There’s a reason most newspapers and magazines are printed in black text on a white background – the high contrast makes the text easier to read. That’s the purpose of infrared (IR) cameras as well: to register the contrast between the license plate background and the alphanumeric characters.
“When you bounce the IR light off where the vehicle’s going through, it’s going to reflect the white of the plate and give you a nice contrast between the characters on the license plate and the white background,” said O’Carroll. “To do that, you use a black and white camera with IR light and bounce that against a reflective plate.”
ALPR cameras capture a high-contrast image using infrared light, generally a zoomed-in image of the rear license plate. The downside is that by being so zoomed into the license plate, you miss context; the vehicle could be traveling on any road in any part of the country.
For more clues, you need both the license plate clarity of an IR camera as well as the contextual clues that a broader image range and a color image can provide.
3. The color camera
“The contextual image, captured with a color camera, gives you a whole picture of the whole vehicle on the highway,” said O’Carroll. “During the day, advanced ALPR systems operate with a camera that provides a color image that helps identify vehicle make, model and color, along with scene context.”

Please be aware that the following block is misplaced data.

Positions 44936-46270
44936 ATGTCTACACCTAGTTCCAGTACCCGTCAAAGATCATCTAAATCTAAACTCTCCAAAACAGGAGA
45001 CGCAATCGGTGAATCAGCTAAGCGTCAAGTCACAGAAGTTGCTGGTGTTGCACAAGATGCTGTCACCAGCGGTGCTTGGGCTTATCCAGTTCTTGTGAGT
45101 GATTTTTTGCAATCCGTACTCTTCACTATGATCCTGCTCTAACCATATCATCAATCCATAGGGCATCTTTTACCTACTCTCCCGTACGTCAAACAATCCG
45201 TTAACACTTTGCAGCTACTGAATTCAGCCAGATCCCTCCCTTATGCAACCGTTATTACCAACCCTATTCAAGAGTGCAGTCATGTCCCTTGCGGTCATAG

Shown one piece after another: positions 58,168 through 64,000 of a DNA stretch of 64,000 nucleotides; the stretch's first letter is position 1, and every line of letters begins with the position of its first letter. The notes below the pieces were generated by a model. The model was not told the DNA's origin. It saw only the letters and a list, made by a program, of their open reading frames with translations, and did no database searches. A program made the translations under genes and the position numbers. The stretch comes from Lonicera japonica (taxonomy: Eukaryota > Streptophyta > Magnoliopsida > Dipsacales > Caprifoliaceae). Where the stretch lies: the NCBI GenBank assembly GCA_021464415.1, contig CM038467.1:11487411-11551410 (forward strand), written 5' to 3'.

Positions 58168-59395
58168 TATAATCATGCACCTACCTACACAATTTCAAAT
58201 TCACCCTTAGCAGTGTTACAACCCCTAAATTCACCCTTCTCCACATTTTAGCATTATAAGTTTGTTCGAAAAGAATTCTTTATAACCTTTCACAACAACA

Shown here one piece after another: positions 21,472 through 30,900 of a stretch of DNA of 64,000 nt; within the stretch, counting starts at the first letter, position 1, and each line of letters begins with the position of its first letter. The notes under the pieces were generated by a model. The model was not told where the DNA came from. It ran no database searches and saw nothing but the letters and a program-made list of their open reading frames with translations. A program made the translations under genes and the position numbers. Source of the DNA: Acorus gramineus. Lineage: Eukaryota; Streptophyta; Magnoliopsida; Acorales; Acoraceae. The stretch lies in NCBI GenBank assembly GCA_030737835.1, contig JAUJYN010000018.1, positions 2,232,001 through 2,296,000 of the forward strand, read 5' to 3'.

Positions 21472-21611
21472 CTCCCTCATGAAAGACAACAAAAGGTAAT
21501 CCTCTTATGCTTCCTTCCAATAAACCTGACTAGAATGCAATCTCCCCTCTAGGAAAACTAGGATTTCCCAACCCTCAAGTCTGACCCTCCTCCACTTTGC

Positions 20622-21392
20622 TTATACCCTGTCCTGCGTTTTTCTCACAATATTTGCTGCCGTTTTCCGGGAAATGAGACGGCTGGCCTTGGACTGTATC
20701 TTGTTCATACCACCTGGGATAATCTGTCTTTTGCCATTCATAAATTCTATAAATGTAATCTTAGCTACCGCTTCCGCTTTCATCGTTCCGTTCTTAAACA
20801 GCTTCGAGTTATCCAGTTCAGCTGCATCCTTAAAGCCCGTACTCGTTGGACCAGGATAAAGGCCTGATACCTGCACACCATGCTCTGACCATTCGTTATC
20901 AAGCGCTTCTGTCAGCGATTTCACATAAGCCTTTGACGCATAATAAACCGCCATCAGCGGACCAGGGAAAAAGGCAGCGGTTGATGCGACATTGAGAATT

However, with lower-cost camera systems, the infrared camera image is not supported during the day and the color image is not supported at night. You have either a better look at the license plate – without scene context – or the scene context without the boost in license plate clarity provided by the infrared camera.
During the day, the readability of the license plate on the color image can be further degraded by weather and lighting conditions.
The best of both worlds
Many lower-cost camera systems automatically switch from color images during the day to infrared images at night. However, Jenoptik’s VECTOR camera system is optimized to work both day and night, including on unlit roads. The color camera can automatically switch to night mode, optimizing capture for low-light conditions and the monochrome camera can provide black and white images, even for fast-moving vehicles.
Having the color camera and the IR camera working both day and night ensures consistent image quality of both the ALPR and scene context, regardless of weather or lighting conditions.
In fact, to test the performance of the VECTOR compared to two lower-cost alternatives from other manufacturers, Jenoptik conducted traffic image capture tests over a 7-day, 24-hour-per-day period. Results confirmed that the VECTOR captured 14,644 images compared to 1,897 and 1,055 for the other camera systems. The vehicle capture rate (accuracy of the match) showed capture rates as low as 13% in the lower-cost ALPR cameras, where VECTOR achieved a vehicle capture rate in excess of 99%.
By making the best possible images available to the police, Jenoptik significantly increases the probability of a positive match. In my book, making a positive match means getting a suspect off the street before another life is lost.
Visit Jenoptik for more information.